[1007.5307] On the suspected timing-offset-induced calibration error in the Wilkinson microwave anisotropy probe time-ordered data
|Authors:||Boudewijn F. Roukema (Torun Centre for Astronomy)|
|Abstract:||In the time-ordered data (TOD) files of the WMAP CMB observations, there is an undocumented timing offset of -25.6 ms between the spacecraft attitude and radio flux density timestamps. If the offset induced an error during calibration of the raw TOD, then this would add variance per pixel. This variance would be present in the calibrated TOD. Low-resolution map-making as a function of timing offset should show a minimum variance for the correct timing offset. Three years of the calibrated, filtered WMAP 3-year TOD are compiled into sky maps at HEALPix resolution N_side=8, individually for each of the K, Ka, Q, V and W band differencing assemblies (DA's), as a function of timing offset. The median per map of the temperature fluctuation variance per pixel is calculated and minimised against timing offset, over a range of +- 5 exposure times. Minima are clearly present. The timing offsets that minimise the median variance are -38 +- 9 ms (K, Ka), -30 +- 4 ms (Q), -27 +- 10 ms (V), and -29 +- 550 ms (W), i.e. an average of -31 +- 3 ms, where the WMAP collaboration's preferred offset is 0 +- 1.7 ms. Hence, the latter is rejected at a significance of 8.5 sigma. The hypothesis of a -25.6 ms offset, suggested by Liu, Xiong & Li from the TOD file timing offset, is consistent with these minima at 1.4 sigma. It is difficult to avoid the conclusion that the WMAP calibrated TOD and inferred maps are wrongly calibrated. CMB quadrupole estimates (3/pi)C_2 based on the incorrectly calibrated TOD are overestimated by roughly (17 +- 2) % (KQ85 mask) to (58 +- 5) % (KQ75 mask). Ideally, the WMAP map-making pipelines should be redone starting from the uncalibrated TOD and using the -25.6 ms timing offset correction.|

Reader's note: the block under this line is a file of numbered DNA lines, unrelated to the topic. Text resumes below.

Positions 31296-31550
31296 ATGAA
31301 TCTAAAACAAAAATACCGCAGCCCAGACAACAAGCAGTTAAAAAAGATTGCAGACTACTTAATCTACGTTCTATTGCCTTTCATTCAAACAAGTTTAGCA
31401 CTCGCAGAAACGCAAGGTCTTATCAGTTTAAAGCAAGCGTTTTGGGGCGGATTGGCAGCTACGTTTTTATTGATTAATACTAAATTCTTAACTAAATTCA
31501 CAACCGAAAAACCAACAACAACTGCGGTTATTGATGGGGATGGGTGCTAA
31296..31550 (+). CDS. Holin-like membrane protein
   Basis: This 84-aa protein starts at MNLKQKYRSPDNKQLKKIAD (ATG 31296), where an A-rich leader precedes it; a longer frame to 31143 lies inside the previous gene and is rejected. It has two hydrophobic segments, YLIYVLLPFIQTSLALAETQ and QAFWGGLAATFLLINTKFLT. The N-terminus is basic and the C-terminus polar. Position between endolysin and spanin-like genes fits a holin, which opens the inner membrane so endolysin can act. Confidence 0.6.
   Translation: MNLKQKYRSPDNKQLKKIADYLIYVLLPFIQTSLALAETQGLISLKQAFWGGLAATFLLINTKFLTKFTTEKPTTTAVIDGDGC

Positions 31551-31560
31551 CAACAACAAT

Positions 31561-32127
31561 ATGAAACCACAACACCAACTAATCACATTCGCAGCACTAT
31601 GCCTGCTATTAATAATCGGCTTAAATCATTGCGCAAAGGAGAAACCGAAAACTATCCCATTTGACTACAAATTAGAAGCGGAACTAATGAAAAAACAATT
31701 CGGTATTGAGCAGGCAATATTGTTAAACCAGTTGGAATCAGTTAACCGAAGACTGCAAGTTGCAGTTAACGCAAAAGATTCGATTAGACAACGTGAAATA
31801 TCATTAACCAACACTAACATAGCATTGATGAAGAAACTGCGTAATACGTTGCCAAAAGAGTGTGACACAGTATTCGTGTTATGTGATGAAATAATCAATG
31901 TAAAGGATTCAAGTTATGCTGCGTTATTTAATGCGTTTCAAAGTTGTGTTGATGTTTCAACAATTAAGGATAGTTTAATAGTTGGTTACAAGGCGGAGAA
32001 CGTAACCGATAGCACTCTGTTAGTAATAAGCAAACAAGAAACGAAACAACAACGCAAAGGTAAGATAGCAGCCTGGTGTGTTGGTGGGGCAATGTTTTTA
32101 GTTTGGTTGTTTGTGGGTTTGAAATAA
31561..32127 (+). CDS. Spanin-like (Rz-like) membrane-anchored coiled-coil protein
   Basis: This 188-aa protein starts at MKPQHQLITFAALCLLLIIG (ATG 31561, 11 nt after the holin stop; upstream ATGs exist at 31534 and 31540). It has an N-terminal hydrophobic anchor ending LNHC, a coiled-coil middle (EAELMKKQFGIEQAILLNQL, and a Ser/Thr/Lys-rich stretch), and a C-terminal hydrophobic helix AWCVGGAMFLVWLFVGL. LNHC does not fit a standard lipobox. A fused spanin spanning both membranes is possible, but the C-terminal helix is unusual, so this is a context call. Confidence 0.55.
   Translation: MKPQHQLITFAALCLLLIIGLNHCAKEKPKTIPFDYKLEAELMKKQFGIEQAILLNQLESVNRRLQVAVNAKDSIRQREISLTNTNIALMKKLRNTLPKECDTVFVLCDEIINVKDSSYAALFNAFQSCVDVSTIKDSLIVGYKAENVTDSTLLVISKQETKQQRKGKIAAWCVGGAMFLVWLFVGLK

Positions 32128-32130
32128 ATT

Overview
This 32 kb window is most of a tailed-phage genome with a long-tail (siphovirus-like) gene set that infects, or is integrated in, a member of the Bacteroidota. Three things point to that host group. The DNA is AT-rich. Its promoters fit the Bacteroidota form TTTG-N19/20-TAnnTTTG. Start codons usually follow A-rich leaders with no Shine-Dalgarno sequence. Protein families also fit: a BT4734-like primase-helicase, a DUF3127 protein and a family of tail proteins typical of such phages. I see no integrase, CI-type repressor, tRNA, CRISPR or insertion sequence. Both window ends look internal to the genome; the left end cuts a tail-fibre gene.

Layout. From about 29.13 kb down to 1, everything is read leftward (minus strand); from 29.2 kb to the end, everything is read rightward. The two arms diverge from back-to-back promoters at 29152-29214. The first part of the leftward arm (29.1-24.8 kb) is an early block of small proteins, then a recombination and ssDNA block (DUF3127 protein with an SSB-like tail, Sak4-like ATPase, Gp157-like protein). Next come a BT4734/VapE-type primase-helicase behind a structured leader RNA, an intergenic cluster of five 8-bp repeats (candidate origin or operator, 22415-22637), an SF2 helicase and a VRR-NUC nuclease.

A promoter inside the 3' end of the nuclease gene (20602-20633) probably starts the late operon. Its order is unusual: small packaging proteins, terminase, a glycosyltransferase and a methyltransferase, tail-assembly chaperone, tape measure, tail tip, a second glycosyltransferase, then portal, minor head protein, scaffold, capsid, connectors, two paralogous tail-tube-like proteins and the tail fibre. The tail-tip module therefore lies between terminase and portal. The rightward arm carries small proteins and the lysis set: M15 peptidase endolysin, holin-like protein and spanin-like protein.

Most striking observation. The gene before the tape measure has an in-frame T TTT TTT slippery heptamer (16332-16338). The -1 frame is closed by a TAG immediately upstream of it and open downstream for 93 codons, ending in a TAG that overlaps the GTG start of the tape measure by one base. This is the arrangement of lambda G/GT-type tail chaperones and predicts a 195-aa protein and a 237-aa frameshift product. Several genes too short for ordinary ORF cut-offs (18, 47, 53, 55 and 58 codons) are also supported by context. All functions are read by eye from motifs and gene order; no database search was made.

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Discussion related to specific recent arXiv papers
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This looks to be an interesting paper by Boud Roukema, following up on earlier discussions in this forum. He suggests that the 25.6ms timing offset issue in the WMAP time-ordered data raised by Liu & Li (2010, 0907.2731) could still apply to the step of calibrating the WMAP data and produces evidence based on minimising large pixel variance as a function of timing offset. He argues that his method makes it possible to pick out the timing offset that was used in the calibration step and that his result favours the Liu and Li offset rather than the WMAP team offset. Previously Boud (1004.4506) had shown in a different analysis using source profile sharpness that the WMAP team offset was likely to have been properly applied at the map-making stage. The question now is whether an improperly applied offset at the calibration stage could still explain the anomalies associated with the low-l multipoles in the WMAP data and also those at small scales associated with the wider than expected WMAP radio source profiles found by Sawangwit & Shanks (2010, 0912.0524). Comments?